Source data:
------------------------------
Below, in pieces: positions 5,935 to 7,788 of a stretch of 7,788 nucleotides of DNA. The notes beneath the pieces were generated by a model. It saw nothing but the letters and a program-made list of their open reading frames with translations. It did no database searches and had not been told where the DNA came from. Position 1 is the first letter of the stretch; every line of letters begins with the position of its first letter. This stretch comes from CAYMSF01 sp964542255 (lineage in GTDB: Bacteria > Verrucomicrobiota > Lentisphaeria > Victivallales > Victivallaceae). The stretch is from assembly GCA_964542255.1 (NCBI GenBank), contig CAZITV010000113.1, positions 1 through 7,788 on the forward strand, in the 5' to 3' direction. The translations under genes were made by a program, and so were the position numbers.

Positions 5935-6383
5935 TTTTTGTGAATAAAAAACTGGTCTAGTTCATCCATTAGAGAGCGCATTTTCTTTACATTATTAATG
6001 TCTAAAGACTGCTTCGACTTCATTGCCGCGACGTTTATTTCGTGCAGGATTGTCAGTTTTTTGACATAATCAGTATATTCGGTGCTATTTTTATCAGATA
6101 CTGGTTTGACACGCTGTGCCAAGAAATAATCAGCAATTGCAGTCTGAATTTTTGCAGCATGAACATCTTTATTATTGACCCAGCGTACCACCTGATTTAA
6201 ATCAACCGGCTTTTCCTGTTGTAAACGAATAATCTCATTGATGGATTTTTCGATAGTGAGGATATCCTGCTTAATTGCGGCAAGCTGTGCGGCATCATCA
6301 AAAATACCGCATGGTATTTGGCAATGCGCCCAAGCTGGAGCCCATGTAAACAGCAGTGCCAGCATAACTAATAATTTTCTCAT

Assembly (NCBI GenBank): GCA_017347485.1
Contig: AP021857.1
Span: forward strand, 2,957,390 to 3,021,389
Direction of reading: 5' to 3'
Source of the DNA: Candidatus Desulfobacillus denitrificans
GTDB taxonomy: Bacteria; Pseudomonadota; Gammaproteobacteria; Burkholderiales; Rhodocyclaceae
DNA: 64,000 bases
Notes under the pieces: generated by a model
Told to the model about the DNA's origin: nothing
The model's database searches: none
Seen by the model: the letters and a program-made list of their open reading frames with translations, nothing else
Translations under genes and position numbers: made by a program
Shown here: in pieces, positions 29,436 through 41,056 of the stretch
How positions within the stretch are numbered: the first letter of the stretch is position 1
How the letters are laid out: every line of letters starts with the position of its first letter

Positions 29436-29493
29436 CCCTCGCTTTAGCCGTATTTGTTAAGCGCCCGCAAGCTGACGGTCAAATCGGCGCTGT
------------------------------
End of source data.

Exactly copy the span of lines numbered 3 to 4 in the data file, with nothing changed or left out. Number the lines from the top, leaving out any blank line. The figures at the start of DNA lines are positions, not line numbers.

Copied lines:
5935 TTTTTGTGAATAAAAAACTGGTCTAGTTCATCCATTAGAGAGCGCATTTTCTTTACATTATTAATG
6001 TCTAAAGACTGCTTCGACTTCATTGCCGCGACGTTTATTTCGTGCAGGATTGTCAGTTTTTTGACATAATCAGTATATTCGGTGCTATTTTTATCAGATA